Combinatorial engineering of Saccharomyces cerevisiae for efficient pentose catabolism
MetadataShow full item record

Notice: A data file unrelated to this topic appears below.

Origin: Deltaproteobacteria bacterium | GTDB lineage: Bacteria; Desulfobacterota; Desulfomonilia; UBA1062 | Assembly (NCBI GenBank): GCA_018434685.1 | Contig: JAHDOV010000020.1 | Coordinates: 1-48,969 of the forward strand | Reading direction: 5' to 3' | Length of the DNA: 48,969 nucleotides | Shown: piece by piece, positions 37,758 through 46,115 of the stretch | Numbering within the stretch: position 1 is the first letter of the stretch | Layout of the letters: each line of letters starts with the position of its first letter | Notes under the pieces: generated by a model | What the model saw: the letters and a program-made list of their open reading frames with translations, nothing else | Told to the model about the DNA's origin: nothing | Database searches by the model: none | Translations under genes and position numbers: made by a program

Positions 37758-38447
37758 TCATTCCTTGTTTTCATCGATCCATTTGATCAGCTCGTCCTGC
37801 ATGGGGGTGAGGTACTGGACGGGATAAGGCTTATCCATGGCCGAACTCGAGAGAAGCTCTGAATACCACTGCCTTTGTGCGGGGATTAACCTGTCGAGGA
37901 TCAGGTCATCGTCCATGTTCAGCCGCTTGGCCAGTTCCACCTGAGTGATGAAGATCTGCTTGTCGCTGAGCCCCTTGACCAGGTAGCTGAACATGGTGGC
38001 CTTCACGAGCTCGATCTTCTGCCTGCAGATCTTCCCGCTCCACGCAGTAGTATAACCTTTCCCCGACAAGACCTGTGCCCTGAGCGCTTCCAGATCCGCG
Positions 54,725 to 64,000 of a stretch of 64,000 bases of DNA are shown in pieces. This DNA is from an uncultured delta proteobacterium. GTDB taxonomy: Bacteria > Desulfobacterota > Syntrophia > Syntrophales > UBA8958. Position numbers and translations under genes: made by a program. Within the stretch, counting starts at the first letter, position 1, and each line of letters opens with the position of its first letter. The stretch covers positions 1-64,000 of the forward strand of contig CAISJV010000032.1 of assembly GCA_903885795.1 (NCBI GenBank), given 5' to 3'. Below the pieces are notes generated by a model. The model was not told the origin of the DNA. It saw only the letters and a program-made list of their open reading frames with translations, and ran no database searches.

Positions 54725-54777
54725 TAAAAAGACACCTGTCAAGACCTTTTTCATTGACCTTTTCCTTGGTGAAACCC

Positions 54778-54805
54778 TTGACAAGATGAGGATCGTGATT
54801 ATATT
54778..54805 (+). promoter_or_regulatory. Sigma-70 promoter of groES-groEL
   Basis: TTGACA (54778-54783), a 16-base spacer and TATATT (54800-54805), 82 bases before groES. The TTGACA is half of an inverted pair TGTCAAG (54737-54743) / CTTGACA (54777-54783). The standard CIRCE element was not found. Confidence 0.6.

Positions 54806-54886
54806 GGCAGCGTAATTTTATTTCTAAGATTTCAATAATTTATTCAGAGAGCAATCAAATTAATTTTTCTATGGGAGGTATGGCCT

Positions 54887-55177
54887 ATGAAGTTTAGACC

The efficient fermentation of lignocellulosic biomass would enable more economically and environmentally friendly production of biofuels and biochemicals. Yet, Saccharomyces cerevisiae, a platform organism for biofuels and biochemicals production, is unable to convert all of the sugars in lignocellulosic biomass into biofuels and biochemicals mainly due to the lack of a pentose catabolic pathway. Though the advance of genetic engineering enabled S. cerevisiae to utilize pentose sugars, the efficiency of pentose sugar catabolism in S. cerevisiae is still limited. Here, the goal of this research was to confer efficient pentose sugar catabolism to S. cerevisiae by combinatorial and evolutionary engineering. To this end, pentose catabolic pathways were 1) constructed by heterologous expression of pentose catabolic genes, 2) optimized through rational engineering, and 3) further improved through evolutionary engineering. Through these efforts, we reported the highest ethanol yield (0.45 g ethanol / g xylose) and the second highest xylose consumption and ethanol production rates (0.98 g xylose g cell⁻¹ h⁻¹ and 0.44 g ethanol g cell⁻¹ h⁻¹, respectively) in xylose fermentation reported to date. The high performance in xylose fermentation was achieved based on the mutant xylose isomerase (xylA3), which showed 77% increased enzyme activity, engineered through directed evolution. In addition, we have established the first cells capable of growing on arabinose in mimimal medium and demonstrated ethanol production from xylan in minimal medium. The arabinose and xylan catabolic pathways were constructed in S. cerevisiae by expressing novel pentose catabolic genes from a strain with remarkable pentose catabolic potential that we isolated and named Ustilago bevomyces. In doing so, a complete workflow of bioprospecting to pathway engineering and evolution was detailed as an effective way to transfer a desired phenotype from a non-model organism to a model organism. This study substantially improved the prospect of biofuels and biochemicals production from lignocellulosic biomass by developing efficient pentose utilizing strains, finding new pentose catabolic genes, and suggesting alternative pentose catabolic pathway. Furthermore, the general tools for metabolic engineering demonstrated in this study would also advance microbial strain engineering.